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Ken and Raju

How politicians,who value capitalism more now,must respond to Satyam

Written by Saubhik Chakrabarti |
January 8, 2009 12:06:47 am

Satyam’s meltdown makes Enron comparisons inevitable. But Enron was a more creative fraud. It was trading in something called weather derivatives when it went bust and its special purpose vehicles (where losses were hidden) are to Satyam’s cooked books as Hyderabadi biryani is to curd rice. Plus,politics was mixed up in the Enron story in a way it isn’t in the Satyam story. This has an obviously good implication. But politics needs to get mixed up in scandals like Satyam. The implications will be even better.

It is obviously good that there is,as yet,no evidence of Enron-like political shadiness in the Satyam affair. Remember that the late and unlamented Kenneth Lay,who was Enron’s chief when the company went bust,was a chum of George W. Bush and a bigger chum of Dick Cheney. Wendy Gramm,wife of Republican Senator Phil Gramm,had chaired a committee on energy regulation in 1993 that had exempted energy trading instruments from regulation. Mrs Gramm then joined the Enron board and Enron proceeded to lose over the years tonnes of cash in energy trading. Before Enron went bust it made several calls to the White House and the Capitol. True,Republican politicians didn’t rescue Enron. But that’s a tribute to the American system’s taste and capacity for retribution when big bad things are revealed.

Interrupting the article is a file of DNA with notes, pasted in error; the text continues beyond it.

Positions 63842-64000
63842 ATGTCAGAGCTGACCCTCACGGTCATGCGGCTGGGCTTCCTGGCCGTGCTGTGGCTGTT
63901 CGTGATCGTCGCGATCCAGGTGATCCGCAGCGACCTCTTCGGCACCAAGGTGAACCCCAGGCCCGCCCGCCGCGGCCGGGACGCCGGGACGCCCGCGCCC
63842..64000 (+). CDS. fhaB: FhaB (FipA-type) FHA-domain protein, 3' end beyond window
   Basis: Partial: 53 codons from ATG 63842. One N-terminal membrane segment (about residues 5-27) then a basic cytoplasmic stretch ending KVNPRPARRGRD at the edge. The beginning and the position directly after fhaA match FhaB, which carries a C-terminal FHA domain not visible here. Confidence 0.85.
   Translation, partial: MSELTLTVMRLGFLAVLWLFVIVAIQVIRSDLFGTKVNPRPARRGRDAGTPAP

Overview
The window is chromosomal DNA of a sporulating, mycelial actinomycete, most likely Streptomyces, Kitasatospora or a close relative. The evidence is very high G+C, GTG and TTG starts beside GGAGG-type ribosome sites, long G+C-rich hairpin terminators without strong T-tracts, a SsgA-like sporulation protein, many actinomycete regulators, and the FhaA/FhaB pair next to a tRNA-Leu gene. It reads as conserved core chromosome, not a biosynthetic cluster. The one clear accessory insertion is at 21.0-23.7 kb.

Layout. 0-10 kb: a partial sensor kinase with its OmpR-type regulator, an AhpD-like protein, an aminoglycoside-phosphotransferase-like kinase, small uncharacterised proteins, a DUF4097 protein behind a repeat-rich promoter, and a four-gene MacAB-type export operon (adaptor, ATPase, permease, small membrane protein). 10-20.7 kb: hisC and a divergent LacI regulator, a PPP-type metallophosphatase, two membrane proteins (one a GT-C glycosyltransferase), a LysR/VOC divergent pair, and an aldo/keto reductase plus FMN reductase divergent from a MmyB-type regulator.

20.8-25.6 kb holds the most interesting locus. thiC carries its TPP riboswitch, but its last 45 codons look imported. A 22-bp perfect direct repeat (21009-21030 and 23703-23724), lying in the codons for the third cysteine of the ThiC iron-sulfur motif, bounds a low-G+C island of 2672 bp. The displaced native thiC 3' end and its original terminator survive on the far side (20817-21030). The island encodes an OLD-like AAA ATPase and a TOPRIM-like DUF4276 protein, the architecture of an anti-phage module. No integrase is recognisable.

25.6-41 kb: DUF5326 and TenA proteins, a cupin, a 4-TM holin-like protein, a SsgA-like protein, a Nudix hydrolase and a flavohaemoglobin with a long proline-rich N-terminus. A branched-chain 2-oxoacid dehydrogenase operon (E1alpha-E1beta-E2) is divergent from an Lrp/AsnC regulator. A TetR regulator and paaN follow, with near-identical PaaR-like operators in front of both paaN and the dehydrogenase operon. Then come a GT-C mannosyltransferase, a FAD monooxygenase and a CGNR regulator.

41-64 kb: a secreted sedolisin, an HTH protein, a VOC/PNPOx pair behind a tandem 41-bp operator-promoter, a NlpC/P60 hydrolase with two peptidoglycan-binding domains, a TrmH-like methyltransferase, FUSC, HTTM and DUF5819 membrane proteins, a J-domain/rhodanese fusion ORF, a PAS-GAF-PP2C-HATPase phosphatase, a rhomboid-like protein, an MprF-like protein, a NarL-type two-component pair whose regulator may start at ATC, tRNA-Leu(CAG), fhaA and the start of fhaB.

The last point is important as we feel relieved that at least no political hotshots are caught up in the B. Raju controversy. The American political and politics-determined regulatory systems were caught napping in the 2002 Enron scandal — as they were by last year’s financial crisis and the Madoff Ponzi scheme. There’s plenty to criticise and to laugh about. But there’s also something to be impressed about: the American political system’s zest for improving capitalism. The Satyam meltdown should produce similar impulses in India’s political establishment. And most likely,the time is right in India.

American politics of course has the advantage over its Indian counterpart in that it has legitimised,loved,regulated and reined in capitalism for more than two centuries. Capitalism has acquired real legitimacy across most of the political class in India only over the last 15 years or so. Most politicians won’t declare their love openly. But a larger number of politicians than is usually suspected harbour strong private attraction. These politicians’ actions speak for them. And there’s now a rough political consensus about the potential of Indian capitalism and how it can transform the country.

It would be most surprising therefore if most politicians today don’t see the Satyam story as something that must be exorcised fast from the India story. The stakes are plainly high — quickly re-establishing in the eyes of global capital that Corporate India is more or less well-regulated. Such an assurance is part of the process that gives India and its political class some clout globally. It is not fanciful to assume that the political class now is sufficiently attracted by the returns to know that a rotten apple like Satyam should produce the seeds of intelligent political action.